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Syracuse benefits from guards’ rebounding in ACC play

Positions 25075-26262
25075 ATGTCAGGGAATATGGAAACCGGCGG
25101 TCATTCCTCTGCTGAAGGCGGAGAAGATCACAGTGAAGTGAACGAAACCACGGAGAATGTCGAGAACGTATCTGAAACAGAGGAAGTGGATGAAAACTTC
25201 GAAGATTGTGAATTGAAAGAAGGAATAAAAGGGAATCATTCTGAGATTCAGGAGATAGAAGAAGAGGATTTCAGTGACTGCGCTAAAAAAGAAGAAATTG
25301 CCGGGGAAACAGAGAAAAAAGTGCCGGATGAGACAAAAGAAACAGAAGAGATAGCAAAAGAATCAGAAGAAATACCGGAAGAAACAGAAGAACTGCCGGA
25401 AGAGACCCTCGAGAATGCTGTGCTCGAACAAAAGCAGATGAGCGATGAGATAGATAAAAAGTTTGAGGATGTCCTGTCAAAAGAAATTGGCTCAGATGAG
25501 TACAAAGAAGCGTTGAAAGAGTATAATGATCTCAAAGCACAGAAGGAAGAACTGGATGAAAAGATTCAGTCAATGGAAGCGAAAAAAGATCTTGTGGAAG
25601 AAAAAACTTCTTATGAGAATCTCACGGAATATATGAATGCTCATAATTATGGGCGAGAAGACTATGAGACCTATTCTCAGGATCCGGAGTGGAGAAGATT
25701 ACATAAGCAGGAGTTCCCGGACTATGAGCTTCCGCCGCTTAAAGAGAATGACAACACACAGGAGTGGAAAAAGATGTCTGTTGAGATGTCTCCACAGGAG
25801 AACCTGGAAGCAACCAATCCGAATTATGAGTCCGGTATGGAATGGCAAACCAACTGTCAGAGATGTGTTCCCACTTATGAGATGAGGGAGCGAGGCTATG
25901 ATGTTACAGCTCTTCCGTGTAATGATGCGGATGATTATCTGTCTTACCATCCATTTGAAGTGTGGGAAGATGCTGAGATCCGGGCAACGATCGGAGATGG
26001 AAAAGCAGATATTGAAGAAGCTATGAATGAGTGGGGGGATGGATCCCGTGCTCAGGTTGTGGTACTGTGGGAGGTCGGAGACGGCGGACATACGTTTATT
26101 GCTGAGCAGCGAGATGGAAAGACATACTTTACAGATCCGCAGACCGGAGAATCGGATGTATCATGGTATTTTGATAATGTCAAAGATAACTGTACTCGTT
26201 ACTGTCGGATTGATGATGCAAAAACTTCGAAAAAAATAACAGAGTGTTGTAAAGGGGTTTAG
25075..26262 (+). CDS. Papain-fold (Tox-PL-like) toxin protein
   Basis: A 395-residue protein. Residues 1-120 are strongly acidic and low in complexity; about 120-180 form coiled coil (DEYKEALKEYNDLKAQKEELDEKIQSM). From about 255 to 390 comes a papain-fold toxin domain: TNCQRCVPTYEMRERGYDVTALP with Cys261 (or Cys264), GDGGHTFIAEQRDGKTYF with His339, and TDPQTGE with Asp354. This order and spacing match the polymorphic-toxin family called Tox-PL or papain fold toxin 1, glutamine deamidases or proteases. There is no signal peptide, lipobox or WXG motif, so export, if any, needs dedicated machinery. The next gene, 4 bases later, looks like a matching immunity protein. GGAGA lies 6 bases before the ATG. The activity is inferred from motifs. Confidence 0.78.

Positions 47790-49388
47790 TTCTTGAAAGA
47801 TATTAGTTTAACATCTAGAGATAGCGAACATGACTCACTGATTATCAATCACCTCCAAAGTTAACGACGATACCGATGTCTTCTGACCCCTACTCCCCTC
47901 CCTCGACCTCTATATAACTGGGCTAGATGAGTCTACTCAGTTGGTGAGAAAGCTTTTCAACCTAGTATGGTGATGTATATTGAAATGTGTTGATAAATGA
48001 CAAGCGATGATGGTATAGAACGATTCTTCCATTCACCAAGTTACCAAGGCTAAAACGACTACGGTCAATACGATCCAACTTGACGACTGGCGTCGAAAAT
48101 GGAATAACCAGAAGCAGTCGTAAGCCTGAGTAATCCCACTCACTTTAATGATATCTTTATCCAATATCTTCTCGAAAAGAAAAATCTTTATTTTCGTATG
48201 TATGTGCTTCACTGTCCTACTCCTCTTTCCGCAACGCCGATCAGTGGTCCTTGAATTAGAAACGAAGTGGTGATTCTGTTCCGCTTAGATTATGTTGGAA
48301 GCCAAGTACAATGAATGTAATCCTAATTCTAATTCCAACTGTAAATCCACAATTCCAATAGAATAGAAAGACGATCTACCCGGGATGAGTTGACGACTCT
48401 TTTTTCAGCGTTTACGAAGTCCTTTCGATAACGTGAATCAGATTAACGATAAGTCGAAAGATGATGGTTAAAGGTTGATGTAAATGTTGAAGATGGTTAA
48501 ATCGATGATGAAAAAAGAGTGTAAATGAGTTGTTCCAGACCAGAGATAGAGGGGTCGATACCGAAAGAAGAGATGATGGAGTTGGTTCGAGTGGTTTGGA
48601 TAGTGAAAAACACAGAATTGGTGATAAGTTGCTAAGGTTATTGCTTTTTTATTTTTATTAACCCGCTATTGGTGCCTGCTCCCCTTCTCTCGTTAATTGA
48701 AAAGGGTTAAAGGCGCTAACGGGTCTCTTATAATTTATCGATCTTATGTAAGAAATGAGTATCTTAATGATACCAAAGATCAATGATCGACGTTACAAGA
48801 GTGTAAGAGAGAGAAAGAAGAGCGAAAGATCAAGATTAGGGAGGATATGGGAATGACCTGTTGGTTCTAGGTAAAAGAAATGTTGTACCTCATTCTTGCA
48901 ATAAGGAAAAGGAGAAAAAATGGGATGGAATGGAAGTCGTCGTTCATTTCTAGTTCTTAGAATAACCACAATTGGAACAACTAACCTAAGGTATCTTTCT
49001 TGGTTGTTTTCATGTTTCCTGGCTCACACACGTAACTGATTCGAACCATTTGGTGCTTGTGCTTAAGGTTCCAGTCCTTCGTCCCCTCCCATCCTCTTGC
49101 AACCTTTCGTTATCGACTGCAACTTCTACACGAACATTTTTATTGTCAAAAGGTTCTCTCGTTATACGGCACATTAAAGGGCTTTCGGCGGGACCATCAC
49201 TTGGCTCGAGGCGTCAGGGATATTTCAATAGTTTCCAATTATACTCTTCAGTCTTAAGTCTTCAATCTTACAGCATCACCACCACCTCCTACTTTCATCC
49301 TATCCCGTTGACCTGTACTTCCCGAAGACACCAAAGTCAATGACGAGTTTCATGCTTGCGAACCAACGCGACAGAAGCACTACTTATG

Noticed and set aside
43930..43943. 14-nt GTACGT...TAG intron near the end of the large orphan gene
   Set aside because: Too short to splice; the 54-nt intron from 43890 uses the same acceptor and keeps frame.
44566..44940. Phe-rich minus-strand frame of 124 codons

first_imgDuke’s Alex O’Connell fired a shot from the wing early in Monday’s second half as Syracuse battled the No. 1 Blue Devils. Standing above the right elbow in Cameron Indoor Stadium, Frank Howard tracked the shot as it bounced off the rim. Two of the Blue Devils’ highest leapers, Zion Williamson and Javin DeLaurier, crashed hard toward the basket from the perimeter.But Howard drifted down into the lane, anticipated a rebound off the back of the rim and snatched it before Williamson, who was sprinting in for a put-back slam. Howard’s movement and anticipation were subtle but also indicative of a trend that’s helped Syracuse to three wins in its first four conference games.No. 1 Duke entered Monday’s contest against Syracuse (12-5, 3-1 Atlantic Coast) with the fourth-highest offensive rebounding rate in the country, per KenPom.com. The stats show the Blue Devils still executed on the offensive glass, but the Orange did enough to get to overtime and pull out a 95-91 win. Elijah Hughes, Tyus Battle and Howard all grabbed at least four rebounds and eclipsed their season averages.“That’s what we haven’t been doing,” Syracuse University head coach Jim Boeheim said of SU’s rebounding after the win against Duke. “That was a big part of winning.”In Syracuse’s nine nonconference games since Howard returned against Colgate on Nov. 21, SU’s three 6-foot-6-or-shorter starters averaged 8.33 rebounds collectively per game. They’ve upped that to 13.5 per matchup in the Orange’s four ACC games, with the worst output (seven) coming in SU’s lone conference loss, last Saturday to Georgia Tech. The increased rebounding rate has accounted for 32.9 percent of SU’s rebounds in conference play.AdvertisementThis is placeholder text“(Rebounding) was good for us,” Battle said after Notre Dame on Jan. 5. “I think that’s what we need to do to win games going forward.”Anna Henderson | Digital Design EditorHughes, who plays one of the wing spots along the backline of Syracuse’s zone, would normally be in the best position of the guards to grab rebounds. But he rarely appeared to attack the ball off the rim, contributing to SU’s nonconference struggles.That changed when the Orange opened conference play at Notre Dame. Hughes grabbed 10 rebounds against the Fighting Irish, with nine coming on the defensive end. After the game, Hughes remarked that a lot of balls bounced right to him — and that’s true, as a few of his boards fell right into his lap. But more consistently, it appeared Hughes wanted to go get the basketball.“Coach has been on me and Elijah about it, so we’ve been trying to do a better job,” Battle said.Battle added five rebounds of his own against the Irish. He emphasized that it’s important for him as a guard to come back and grab the long rebounds that come off 3-pointers.And against Duke, Battle made a few big plays on the glass. Midway through the second half, Blue Devils forward Jack White took a 3 from the right wing and Williamson slid inside Oshae Brissett behind Syracuse’s defense. The Duke phenom had perfect position for the rebound. But Battle drifted back into the play, leapt over Williamson and snagged the ball.And with less than four minutes to go, a 3-point miss from White bounced out toward Duke guards on the perimeter for a long rebound. But Battle had tracked back into the lane and extended a firm right hand to catch the ball off the rim. That rebound led to an SU lead, as a Battle miss at the other end was followed up for two by Paschal Chukwu.In addition to Howard’s season-high six rebounds against Duke, he recovered late for one to seal SU’s win over Clemson. When Marcquise Reed drove right by him with about a minute to go, Howard could’ve stood and watched from the outside. In the past, SU’s guards were often prone to watching instead of following. But Howard sped behind Reed, allowing Howard to grab the ball after Marek Dolezaj swatted the Clemson guard.The Tigers went on to flagrant foul Howard, meaning he’d shoot free throws and SU would retain possession, all but ending Clemson’s hopes of a road win in the Carrier Dome.“I think we all struggled scoring a little bit toward the end of the game,” Battle said after Clemson, “but we all kinda contributed in any way possible.”In overtime against Duke, Hughes grabbed two rebounds in the final three minutes. The first came on a 3-ball that bounced right to him. But on the second, he was aligned on the same side of the floor as Williamson.As the shot went up from the far side, Hughes peeked over his shoulder and seemed to spot Williamson on the left wing. SU’s redshirt sophomore slid toward the left block to create a better rebounding angle, and as the ball deflected his way, Hughes leapt. Williamson charged, disrupting the board, but Hughes was able to knock it toward Brissett, who deflected it back to Hughes to corral the rebound.Syracuse retained its three-point lead because of Hughes’ willingness to jump with Williamson. It prevented a potential momentum-shifting rebound and dunk by the freshman star. And unlike earlier in the season, Hughes didn’t watch.“It’s really an emphasis every game,” Brissett said on Jan. 5. “But I feel like we’ve made a step in the right direction, having other guys really contribute and help.” Facebook Twitter Google+ Published on January 17, 2019 at 12:02 am Contact Billy: wmheyen@syr.edu | @Wheyen3center_img Commentslast_img

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